kqxhow
Last Updated: February 25, 2016
·
1.909K
· keboo

Exploiting NUnit attributes (ValueSourceAttribute)

Often times it become necessary to use reflection in a unit test to verify that all child classes pass a particular test.

There are three basic ways to handle this:

  • Don’t write the test, code with no tests is always bug-free right?
  • Create an array of all of the child types. This is easy to do but not very scalable if the object is likely to be extended many times.
  • Use reflection to find all of the child types.

This post is not going to be a lesson in reflection, rather I plan to show a simple method for abstracting the reflection away from the unit test into a re-usable attribute.

For this example NUnit version 2.5 or greater is required.

For reference here is the object to test. (Yes I understand that there are software patterns that will avoid writing methods like the one I present below, but this is a post for improving unit tests not following software patterns).

public class ObjectToTest
{
    public bool TestObject(AbstractClass class)
    {
        if (class == null) throw new ArgumentNullException("class");

        if (class is Implementation1)
        {
            //Do something
            return true;
        }
        if (class is Implementation2)
        {
            //Do something else
            return true;
        }
        throw new InvalidOperationException(string.Format("{0} is not supported", class.GetType().Name));
    }
}

public abstract class AbstractClass
{ }

public class Implementation1 : AbstractClass
{ }

public class Implementation2 : AbstractClass
{ }

Now we need a test fixture to test our object. Using the ValueSourceAttribute we can write a unit test that uses all of the child types of AbstractClass.

[TestFixture]
public class TestFixture 
{
    [Test]
    public void Test_ChildClassesCanBeTested([ValueSource("getSubTypeObjects")] AbstractClass class)
    {
        var objectUnderTest = new ObjectToTest();
        Assert.IsTrue(objectUnderTest.TestObject(class));
    }

    public static IEnumerable<AbstractClass> GetSubTypeObjects()
    {
        var objectType = typeof (AbstractClass);
        var childTypes = new List<AbstractClass>();
        Assembly assembly = objectType.Assembly;

        foreach (Type type in assembly.GetTypes())
        {
            if (type.IsAbstract || type.IsClass == false)
                continue;
            if (type.IsSubclassOf(objectType))
            {
                childTypes.Add((AbstractClass)assembly.CreateInstance(type.FullName));
            }
        }
        return childTypes.ToArray();
    }
}

This test will execute once for each child class of AbstractClass that it finds.

Now what if we want to use this same idea in other test fixtures? It would not take much work to move GetSubTypeObjects() to some static class and make it generic, but the string constructor parameter in the ValueSourceAttribute would need to be kept in sync with this other class if it were ever modified. Hard coded strings always make me nervous even if they are only in unit tests.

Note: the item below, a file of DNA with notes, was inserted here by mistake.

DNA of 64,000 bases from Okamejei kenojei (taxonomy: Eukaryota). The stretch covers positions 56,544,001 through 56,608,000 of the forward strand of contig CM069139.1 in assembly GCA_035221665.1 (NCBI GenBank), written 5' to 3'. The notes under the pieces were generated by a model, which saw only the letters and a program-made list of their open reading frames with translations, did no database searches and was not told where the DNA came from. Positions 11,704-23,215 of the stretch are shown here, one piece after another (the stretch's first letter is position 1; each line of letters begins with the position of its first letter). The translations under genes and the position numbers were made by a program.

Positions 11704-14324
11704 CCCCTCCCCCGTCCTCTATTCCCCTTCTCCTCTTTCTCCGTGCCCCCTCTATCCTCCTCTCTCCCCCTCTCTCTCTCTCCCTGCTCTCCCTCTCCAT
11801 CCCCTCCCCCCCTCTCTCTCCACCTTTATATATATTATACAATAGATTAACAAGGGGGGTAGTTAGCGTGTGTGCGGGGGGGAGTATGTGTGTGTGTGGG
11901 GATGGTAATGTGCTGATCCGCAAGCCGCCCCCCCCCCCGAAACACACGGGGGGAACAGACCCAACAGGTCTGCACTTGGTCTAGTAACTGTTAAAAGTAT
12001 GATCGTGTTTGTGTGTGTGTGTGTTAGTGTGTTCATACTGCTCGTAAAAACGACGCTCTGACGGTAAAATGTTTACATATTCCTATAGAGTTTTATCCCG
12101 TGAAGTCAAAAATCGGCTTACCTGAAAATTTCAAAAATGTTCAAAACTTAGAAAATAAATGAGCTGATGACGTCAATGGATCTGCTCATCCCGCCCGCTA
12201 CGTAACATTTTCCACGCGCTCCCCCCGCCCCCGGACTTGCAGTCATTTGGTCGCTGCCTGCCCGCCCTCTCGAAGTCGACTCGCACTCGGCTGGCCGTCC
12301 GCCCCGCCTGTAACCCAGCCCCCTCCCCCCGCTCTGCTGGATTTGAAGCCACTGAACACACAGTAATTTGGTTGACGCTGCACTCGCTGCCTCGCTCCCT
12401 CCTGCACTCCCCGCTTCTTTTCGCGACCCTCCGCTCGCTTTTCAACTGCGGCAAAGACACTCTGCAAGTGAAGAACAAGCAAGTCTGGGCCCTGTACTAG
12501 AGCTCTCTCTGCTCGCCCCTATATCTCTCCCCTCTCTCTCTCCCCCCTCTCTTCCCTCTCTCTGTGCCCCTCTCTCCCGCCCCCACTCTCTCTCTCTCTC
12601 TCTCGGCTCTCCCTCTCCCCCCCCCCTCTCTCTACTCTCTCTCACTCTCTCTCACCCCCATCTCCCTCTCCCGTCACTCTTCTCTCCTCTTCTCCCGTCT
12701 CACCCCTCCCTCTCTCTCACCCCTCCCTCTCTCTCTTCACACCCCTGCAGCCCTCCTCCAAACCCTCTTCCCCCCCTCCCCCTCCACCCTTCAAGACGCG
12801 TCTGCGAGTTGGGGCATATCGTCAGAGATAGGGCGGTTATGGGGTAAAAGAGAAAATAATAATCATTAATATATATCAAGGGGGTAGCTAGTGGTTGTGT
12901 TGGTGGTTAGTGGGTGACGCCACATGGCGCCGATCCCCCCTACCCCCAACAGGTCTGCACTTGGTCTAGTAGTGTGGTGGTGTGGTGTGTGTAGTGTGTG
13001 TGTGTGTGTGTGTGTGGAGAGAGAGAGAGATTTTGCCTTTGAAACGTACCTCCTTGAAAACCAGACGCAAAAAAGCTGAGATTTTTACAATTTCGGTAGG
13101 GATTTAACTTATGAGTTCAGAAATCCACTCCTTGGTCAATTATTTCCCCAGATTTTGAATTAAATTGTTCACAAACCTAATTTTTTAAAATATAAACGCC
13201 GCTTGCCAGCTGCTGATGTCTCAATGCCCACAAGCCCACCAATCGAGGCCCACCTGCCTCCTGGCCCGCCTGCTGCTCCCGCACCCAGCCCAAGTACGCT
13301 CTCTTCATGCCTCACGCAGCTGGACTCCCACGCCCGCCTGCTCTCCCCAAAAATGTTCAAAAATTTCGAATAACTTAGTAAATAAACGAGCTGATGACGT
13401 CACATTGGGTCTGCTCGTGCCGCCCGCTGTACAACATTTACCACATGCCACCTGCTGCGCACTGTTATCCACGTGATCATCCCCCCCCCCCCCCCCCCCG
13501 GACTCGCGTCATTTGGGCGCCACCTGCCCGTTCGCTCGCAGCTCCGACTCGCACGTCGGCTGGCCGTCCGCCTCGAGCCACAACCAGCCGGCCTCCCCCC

My approach is to extend the attribute and keep the hard coded string with the field it references. We can do exactly that by creating our own attribute and extending ValueSourceAttribute.

public class AllSubTypesAttribute : ValueSourceAttribute
{
    private static IEnumerable<object> _values;

    public AllSubTypesAttribute(Type baseType) 
        : base(typeof(AllSubTypesAttribute), "_values")
    {
        _values = getSubTypeObjects(baseType);
    }

    private static IEnumerable<object> getSubTypeObjects(Type type)
    {
        var childTypes = new List<object>();
        Assembly assembly = type.Assembly;

        foreach (Type assemblyType in assembly.GetTypes())
        {
            if (assemblyType.IsAbstract || assemblyType.IsClass == false)
                continue;
            if (assemblyType.IsSubclassOf(type))
            {
                childTypes.Add(assembly.CreateInstance(assemblyType.FullName));
            }
        }
        return childTypes.ToArray();
    }
}

Because ValueSourceAttribute’s constructor takes in a string for the member that it should use it is impossible to get away from using it. What we can do is have the string reference a field within the attribute. This effectively hides the reflection and the name of the member being used from the unit test that is using this attribute.

Please note that this attribute assumes that all sub types are int he same assembly as the given type. This may be a problem if you are wanting to find all of the classes that extend say System.Windows.Forms.UserControl. For my particular application I am only concerned with sub classes that are within my own assembly. We could easily overload the constructor to take in an Assembly in addition to the type rather then inferring it from the type.

We can now change our previous unit test to:

[TestFixture]
public class TestFixture 
{
    [Test]
    public void Test_ChildClassesCanBeTested([AllSubTypes(typeof(AbstractClass))] AbstractClass class)
    {
        var objectUnderTest = new ObjectToTest();
        Assert.IsTrue(objectUnderTest.TestObject(class));
    }
}

Much cleaner then the previous implementation and easily re-usable in other test fixtures. This test will run once for each sub class of AbstractClass that it finds.

The reflection logic within the attribute will work for basic object hierarchies but more advanced logic is required to handle things such as the base type being an interface.

Source: http://dotnetgeek.tumblr.com/post/2851360238/exploiting-nunit-attributes-valuesourceattribute

Say Thanks
Respond